Mitzvah/Concept 4: Tools - Love of God Print
Written by Rabbi Simcha Weinberg   

One should take account of his soul concerning the greatness of God’s beneficence to him, manifested in the composition of his physical body in the perfection of its form and its specific human kind in the shaping of his limbs. Having been brought forth from his mother’s womb by God’s powers, Blessed be He, and in the fact that before that event and after it, nourishment suitable to him and the measure needed was provided by the grace of God for him. You should also reflect that if at the beginning of his earthly existence he had lacked eyes, hands, or feet and someone who was capable of supplying these organs so that his body should be whole and complete had done so. How much would he be drawn to fulfill the latter’s commands and obligations? How closely would he attach himself to his service? Similarly, a human being should be drawn near to his Blessed Creator who fashioned his body, completed all his limbs, and fit them together. A person has to appreciate all the gifts that God gave him.

 

The primary place to do this is in prayer. For example, the blessing of Asher Yatzar, the blessing recited after using the toilet. It is an incredible blessing. The next place is in the morning blessings. The first of which is that God gave the heart an understanding to distinguish the difference between day and night. Actually, it is a blessing over years. The following blessings, ‘sight to the blind,’ ‘clothes to the naked,’ and ‘who releases the bound,’ refer to different parts of the body. The third place to appreciate God’s many gifts to us is in the Shema, in the words b’chol m’odecha – you should love God with all your might, or all your possessions. This doesn’t mean to give all your money to God, but rather, to express your love for God with your possessions. For example, if I gave you a tool that would clean your house, clean your clothes, cook your food, and fix everything in your house, and you wouldn’t have to work again, would you be more appreciative of the gift?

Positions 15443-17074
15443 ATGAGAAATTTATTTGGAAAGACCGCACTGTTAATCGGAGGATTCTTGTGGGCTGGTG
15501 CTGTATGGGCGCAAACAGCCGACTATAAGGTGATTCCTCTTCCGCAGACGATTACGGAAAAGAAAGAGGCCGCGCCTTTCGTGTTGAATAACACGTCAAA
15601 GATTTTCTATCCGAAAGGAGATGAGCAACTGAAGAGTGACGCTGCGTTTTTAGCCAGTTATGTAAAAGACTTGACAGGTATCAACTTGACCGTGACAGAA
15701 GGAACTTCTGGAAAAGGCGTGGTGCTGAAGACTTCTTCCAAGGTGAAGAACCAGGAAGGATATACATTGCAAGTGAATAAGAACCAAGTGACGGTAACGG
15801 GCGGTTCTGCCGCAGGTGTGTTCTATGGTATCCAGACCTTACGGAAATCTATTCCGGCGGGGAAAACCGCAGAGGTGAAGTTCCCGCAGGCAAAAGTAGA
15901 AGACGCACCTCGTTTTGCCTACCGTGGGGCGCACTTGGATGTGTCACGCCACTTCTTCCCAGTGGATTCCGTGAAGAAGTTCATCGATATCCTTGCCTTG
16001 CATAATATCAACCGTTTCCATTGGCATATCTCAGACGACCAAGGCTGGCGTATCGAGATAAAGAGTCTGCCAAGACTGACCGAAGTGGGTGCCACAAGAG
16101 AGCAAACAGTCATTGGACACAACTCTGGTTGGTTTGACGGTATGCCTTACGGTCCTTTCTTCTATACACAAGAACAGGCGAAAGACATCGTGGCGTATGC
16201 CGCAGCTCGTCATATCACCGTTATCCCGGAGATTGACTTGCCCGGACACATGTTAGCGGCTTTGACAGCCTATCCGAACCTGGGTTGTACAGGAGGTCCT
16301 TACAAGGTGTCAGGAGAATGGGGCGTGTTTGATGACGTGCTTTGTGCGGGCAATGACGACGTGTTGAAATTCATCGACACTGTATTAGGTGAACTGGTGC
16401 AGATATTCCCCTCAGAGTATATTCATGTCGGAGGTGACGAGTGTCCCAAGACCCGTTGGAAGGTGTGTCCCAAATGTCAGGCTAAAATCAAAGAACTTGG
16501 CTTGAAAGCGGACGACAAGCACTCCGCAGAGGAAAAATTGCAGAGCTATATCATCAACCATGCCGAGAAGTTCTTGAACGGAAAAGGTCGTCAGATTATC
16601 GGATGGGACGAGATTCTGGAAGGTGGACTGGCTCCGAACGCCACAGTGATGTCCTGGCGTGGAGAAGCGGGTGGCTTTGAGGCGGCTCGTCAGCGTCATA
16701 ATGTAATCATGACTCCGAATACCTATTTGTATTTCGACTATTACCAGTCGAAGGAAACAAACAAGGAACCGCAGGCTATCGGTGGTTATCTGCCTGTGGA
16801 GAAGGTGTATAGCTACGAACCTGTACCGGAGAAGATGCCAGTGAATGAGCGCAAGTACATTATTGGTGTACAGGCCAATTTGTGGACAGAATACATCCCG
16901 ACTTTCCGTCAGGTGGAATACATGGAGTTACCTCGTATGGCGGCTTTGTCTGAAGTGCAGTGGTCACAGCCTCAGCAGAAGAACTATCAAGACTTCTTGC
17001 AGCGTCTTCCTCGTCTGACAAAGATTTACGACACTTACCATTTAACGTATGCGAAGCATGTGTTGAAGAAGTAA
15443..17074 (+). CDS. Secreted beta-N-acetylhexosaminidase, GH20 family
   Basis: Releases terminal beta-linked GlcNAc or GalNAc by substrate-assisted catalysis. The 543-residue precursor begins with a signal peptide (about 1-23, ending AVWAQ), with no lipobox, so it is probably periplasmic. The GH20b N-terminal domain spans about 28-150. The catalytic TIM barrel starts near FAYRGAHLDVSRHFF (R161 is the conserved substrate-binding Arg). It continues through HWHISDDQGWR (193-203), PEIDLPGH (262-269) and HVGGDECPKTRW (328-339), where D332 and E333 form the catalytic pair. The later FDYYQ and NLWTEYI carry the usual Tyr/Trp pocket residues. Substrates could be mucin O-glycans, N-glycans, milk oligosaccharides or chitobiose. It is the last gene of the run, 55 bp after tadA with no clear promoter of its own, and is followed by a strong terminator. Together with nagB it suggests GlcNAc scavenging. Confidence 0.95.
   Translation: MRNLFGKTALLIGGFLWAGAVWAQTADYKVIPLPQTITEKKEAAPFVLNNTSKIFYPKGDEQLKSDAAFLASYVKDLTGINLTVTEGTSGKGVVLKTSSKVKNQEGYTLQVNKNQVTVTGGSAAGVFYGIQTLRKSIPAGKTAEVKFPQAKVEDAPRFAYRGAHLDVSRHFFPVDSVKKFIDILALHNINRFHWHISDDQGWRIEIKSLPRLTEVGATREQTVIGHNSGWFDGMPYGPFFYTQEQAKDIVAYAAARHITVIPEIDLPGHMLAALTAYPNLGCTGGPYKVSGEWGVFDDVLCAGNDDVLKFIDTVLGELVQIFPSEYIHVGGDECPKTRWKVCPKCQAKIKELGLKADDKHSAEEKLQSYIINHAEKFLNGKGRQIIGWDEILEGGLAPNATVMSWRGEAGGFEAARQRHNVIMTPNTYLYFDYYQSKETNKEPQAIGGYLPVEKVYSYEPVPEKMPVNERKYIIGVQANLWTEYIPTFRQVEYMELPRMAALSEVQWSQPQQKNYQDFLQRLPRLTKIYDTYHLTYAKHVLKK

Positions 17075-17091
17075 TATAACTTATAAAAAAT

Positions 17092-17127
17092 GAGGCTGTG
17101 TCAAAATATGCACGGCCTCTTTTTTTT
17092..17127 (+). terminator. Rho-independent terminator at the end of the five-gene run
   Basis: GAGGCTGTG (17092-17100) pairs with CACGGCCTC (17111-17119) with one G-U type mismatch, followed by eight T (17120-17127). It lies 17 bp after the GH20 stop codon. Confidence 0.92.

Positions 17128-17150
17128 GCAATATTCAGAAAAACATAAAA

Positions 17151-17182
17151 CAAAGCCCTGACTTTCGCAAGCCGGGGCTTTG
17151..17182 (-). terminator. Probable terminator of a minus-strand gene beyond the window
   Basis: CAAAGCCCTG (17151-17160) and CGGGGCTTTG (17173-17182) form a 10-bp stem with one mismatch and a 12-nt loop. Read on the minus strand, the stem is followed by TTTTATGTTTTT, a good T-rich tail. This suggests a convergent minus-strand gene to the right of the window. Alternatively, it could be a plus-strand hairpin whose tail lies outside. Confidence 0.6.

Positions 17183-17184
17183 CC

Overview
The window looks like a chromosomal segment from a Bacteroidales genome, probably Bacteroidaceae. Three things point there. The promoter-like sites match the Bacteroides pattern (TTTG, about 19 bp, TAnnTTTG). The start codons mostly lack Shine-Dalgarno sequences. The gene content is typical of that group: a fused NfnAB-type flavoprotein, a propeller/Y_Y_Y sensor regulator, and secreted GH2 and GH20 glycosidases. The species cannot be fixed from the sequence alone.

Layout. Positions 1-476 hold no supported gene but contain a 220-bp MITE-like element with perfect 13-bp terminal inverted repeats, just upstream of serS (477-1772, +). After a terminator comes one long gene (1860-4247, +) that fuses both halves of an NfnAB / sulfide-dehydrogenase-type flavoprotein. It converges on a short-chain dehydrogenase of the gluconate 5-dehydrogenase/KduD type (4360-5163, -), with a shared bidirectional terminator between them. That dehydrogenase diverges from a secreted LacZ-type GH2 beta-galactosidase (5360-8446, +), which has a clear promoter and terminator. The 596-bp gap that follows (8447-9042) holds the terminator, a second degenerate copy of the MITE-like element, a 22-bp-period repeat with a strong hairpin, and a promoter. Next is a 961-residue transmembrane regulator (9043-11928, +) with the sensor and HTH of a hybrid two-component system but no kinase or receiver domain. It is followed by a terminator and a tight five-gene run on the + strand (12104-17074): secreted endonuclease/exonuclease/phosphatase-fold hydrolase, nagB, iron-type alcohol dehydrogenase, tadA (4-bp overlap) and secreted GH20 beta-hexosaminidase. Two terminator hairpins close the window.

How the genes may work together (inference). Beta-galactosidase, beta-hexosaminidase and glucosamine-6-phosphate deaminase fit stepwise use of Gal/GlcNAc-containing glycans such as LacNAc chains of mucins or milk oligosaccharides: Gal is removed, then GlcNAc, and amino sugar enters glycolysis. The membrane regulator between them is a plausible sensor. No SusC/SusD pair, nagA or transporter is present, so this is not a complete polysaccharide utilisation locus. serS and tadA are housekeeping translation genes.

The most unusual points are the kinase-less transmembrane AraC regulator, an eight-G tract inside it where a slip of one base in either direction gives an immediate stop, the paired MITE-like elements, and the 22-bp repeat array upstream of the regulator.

If someone showed up at your doorstep one day and said, “Here are keys to a limousine with a full tank of gas and a chauffeur, with a tanker truck behind it. You can have it and the driver for ten years, and you don’t have to pay anything.” Would you want to know who it was? – Of course! Similarly, you have a hand that you use everyday (hopefully for more than ten years). Don’t you want to know who gave it to you?

Let’s say that you had one of the quills was used to sign the Declaration of Independence, or if you had the pen that was used by Rambam to write Mishna Torah, wouldn’t you treat it with great respect? This is what b’chol me’odecha means. You must appreciate that all what you have comes from God.

 

 

 

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